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1. Don’t Neglect the Classics
Armin turns to the masters when he’s looking for melody writing inspiration. For instance, Erik Satie’s “Gymnopédie No. 1” is one that he particularly likes. It’s a simple melody, but one that still resonates. The classic songs and musicians are classic for a reason: They speak to something inside humanity. For that reason, it’s always a good idea to turn to them when you’re looking to write a memorable melody.
2. Pull Out the Chords
A chord is any group of notes. Armin says that “basic chords can touch your soul,” so experiment with chord changes until you find the ones that inspire you. Listen to the song you’ve chosen and pull out the chords that speak to you. But start simple—C major is the most common key, and two chords should be enough to get you going.
3. Add Layers on Top of Those Chords
Once you’ve chosen your chords, it’s time to add layers on top of them. Play them all together; play them in parts; play them in different orders until something strikes you. Trying playing a chord incorrectly. Reverse it and build a melody around this unique sound.
4. Try Something Unfamiliar
Classics aren’t the only place to start of, course. Armin recommends going totally outside your comfort zone by picking up an instrument you’re unfamiliar with and playing two notes. Throw them into your sampler, add reverb, and see where they lead you. The act of starting with the unfamiliar can be as inspiring as starting with the familiar classics.
5. Sing It Before You Write It
Sing your melody before you write it! Your voice is another potential instrument as you’re working on coming up with a good melody. Design a demo that uses a singable melody just as Armin did with “You Are.” How does that change the process? How does is it change the end result?
Some of the best art—and especially the best music—is the result of collaboration. Armin works closely with producer Benno de Goeij to develop his melodies. After going through the process outline above, he has to clean up the music a little bit before handing it over. He records his chords at slower tempo so they’re easier to play, then speeds up the project’s BPM, cleans up mistakes by editing the MIDI data, and quantizes his notes. Quantization is the process of aligning recorded notes with a tempo grid for situations where perfect timing is necessary.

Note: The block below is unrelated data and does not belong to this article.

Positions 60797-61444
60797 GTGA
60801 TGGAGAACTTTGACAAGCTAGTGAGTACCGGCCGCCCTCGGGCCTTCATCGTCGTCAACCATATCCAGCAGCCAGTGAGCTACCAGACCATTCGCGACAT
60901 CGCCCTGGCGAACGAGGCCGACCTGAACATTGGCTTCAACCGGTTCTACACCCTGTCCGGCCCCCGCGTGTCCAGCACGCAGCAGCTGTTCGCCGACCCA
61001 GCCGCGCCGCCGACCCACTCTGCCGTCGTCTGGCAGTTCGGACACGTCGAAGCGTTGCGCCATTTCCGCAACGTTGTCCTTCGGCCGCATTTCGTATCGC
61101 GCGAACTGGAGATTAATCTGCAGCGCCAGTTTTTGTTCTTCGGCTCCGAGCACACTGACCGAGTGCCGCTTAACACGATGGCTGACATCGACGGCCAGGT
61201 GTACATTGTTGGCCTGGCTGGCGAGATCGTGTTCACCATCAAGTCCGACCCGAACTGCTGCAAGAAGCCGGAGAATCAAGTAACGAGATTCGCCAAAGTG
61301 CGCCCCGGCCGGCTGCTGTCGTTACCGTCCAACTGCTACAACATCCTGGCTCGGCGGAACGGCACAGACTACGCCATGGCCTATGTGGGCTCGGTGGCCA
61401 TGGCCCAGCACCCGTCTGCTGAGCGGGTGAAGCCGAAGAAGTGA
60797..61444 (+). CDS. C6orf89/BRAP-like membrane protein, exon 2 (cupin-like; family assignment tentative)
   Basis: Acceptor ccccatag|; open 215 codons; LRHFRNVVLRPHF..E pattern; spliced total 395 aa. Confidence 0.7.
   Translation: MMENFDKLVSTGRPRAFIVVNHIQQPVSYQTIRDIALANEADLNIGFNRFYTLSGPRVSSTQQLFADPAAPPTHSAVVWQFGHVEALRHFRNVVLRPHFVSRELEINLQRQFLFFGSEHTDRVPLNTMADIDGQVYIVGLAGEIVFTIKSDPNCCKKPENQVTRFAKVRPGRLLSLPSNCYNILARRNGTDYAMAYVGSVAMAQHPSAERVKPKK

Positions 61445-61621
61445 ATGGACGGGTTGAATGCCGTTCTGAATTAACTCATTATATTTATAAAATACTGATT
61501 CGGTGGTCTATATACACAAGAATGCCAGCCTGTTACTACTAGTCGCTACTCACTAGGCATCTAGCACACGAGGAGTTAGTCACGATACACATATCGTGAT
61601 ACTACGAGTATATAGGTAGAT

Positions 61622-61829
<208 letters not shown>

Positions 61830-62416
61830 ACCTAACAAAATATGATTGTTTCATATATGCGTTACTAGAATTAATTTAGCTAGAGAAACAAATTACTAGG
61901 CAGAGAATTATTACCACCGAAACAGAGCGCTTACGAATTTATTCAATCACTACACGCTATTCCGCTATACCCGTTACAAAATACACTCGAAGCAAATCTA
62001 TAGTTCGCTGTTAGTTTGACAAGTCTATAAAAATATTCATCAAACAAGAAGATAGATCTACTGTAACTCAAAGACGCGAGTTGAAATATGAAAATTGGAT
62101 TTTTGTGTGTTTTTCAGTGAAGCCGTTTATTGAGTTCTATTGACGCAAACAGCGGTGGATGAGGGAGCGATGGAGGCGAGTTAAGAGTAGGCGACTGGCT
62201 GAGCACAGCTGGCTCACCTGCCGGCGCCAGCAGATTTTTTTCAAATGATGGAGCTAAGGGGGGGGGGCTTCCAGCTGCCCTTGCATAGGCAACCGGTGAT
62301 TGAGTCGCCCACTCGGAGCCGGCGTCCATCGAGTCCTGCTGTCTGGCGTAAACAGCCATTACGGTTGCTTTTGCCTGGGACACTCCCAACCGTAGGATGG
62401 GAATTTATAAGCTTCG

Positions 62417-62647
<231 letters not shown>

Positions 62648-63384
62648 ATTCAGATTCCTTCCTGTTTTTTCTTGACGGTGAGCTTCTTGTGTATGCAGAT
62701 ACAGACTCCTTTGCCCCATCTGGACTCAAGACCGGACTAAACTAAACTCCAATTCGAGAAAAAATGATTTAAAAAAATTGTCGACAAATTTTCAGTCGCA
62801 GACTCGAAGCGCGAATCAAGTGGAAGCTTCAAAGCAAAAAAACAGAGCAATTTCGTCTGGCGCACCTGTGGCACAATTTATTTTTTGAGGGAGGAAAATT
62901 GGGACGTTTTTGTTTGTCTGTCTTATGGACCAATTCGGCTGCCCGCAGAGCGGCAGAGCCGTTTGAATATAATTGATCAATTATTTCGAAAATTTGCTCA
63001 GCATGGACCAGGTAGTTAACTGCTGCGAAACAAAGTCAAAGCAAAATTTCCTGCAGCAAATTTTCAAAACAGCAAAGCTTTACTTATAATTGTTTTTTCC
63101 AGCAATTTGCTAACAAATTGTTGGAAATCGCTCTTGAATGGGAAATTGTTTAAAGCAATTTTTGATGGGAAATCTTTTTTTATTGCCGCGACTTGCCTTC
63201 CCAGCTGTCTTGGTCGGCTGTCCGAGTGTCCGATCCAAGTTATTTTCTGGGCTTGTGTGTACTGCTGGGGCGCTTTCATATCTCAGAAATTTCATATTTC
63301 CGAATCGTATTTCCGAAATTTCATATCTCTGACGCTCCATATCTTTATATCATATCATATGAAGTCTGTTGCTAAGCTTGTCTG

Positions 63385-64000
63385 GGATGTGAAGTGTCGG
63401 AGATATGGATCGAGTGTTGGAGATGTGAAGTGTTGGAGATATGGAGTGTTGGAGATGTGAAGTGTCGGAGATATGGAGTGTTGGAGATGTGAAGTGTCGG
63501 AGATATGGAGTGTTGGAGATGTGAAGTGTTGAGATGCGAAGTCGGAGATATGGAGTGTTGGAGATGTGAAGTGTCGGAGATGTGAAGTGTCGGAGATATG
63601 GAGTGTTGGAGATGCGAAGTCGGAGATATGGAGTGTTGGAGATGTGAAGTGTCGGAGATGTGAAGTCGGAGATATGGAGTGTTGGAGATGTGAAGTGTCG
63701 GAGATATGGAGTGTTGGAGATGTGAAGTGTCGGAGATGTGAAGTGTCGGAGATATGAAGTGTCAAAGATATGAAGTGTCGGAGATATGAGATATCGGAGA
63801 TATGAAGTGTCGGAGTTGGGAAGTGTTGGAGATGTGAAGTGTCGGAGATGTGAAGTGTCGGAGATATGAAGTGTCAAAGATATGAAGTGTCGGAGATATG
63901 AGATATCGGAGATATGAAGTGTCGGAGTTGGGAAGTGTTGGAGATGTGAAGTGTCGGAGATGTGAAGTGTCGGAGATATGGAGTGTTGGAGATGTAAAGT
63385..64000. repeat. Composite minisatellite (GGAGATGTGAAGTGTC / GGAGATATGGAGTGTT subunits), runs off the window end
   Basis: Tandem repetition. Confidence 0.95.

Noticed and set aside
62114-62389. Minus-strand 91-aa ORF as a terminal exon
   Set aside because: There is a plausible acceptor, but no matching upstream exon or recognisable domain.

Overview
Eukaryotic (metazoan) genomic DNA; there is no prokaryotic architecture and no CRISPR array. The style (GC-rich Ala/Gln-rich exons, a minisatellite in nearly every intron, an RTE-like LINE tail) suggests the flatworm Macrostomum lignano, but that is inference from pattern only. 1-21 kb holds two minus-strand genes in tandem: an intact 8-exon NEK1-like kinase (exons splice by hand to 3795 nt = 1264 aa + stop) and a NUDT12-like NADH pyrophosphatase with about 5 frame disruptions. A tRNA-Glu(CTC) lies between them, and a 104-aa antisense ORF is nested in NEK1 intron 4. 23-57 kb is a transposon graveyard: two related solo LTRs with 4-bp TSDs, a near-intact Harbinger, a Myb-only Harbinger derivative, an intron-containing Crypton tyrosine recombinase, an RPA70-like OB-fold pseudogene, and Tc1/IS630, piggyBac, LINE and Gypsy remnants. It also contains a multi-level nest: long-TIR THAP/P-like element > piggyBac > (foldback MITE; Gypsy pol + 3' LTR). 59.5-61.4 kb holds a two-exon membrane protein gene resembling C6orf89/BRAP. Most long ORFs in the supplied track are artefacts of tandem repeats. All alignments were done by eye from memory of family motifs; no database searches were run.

Once that’s done, he invites Benno to collaborate. Their process is very organic and relies on experimentation—they keep playing around until they find sounds and musical ideas that inspire them.
7. Don’t Give Up
Sometimes it can be frustrating to create and create and create, with no recognition or little pay. Every artist has been there: The long slog through making something you think is incredible, but the rest of the world just doesn’t seem to get. But Armin wants you to remember that the journey is worth it. “I made a lot of records that didn’t do anything in the charts.” Armin says. “I’ve been praised and criticized. My point is that I never gave up and I kept following my heart and my passion.”
So start listening. Start playing. Listen to your gut. And know that the key to creating a good melody lies as much in your heart as it does in your head.